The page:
Widowed in 1960 with two daughters, she had to work especially hard, both to establish herself as a serious scholar in the new field of ethnomusicology and to manage the heavy equipment and arduous field trips.
On 13 June, 1963 she began her career at the AIAS as Research Fellow, and later, Research Officer in Ethnomusicology, recording over 400 tapes and analyzing music from Cape York, the Gulf of Carpentaria, Arnhem Land, the Kimberleys and Central Australia. Her wide-ranging work has included the documentation of Aboriginal sound instruments, the history of Aboriginal music and dance through film, field recordings, archaeo-musicology, analysis, taxonomy, and the cataloguing and indexing of ethnomusicological material held in the Institute.
She valued highly her relationships with Aboriginal colleagues and ensured that they received full credit for their collaborations with her. She worked especially closely with Gula Lalara, a leading performer and elder of the Anindilyakwa people of Groote Eylandt who took much time to explain the stories behind his songs and their musical complexities. Alice took many opportunities to emphasise the vital importance of the Indigenous cultural heritage material held at the AIAS to Indigenous people and to other Australians. She lamented the lack of Indigenous music teaching materials within the Australian education system, stating that appreciation of Indigenous cultures will only come by “a formidable amount of training".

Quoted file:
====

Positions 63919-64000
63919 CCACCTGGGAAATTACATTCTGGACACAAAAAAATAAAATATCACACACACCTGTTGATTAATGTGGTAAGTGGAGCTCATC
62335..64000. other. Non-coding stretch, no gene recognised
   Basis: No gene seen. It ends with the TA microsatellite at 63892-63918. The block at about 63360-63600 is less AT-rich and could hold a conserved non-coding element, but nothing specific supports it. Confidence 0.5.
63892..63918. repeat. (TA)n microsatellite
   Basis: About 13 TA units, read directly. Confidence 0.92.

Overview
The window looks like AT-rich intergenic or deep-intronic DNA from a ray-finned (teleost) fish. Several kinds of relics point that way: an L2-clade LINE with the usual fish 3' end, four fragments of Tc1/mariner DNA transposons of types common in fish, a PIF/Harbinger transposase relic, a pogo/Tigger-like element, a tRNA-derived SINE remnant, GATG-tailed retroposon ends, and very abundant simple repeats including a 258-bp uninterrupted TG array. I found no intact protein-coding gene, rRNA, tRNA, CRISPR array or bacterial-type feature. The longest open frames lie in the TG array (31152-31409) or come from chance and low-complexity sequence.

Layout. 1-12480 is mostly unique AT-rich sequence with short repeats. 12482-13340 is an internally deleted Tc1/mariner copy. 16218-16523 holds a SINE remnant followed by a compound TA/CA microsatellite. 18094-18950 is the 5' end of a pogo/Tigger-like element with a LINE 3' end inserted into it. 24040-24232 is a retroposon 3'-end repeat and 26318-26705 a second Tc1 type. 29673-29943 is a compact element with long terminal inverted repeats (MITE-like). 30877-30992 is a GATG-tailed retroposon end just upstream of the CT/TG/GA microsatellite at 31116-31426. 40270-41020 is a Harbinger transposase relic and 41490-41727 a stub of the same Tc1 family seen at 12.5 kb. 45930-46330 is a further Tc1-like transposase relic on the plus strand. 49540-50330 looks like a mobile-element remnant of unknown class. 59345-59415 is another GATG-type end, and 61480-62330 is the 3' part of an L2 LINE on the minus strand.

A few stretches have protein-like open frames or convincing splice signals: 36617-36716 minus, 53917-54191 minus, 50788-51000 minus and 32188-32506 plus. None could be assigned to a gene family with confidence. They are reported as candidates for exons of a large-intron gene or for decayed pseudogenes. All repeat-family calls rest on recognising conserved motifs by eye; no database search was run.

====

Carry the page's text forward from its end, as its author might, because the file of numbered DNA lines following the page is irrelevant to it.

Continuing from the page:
Alice Moyle’s research involved examining Aboriginal music within its entire performance context, including music and dance, leading her to work with scholars in other disciplines. Her exacting method of eliciting song texts involved recording a performance, then playing back each song for the singer to speak the song words. More than a dozen linguists, including Arthur Capell, Ken Hale and Geoffrey O ’Grady, assisted her with phonetic transcription and translation of this large corpus of material. In conjunction with the Elizabethan Theatre Trust, she arranged for an ethnochoreologist, Elphine Allen, to document dance movements during a filming expedition to Groote Eylandt in 1969. Groote Eylandt music held a special appeal for her and one of her final projects involved working with the linguist Judith Stokes to compile a large corpus of Anindilyakwa clan song texts, recordings and notations.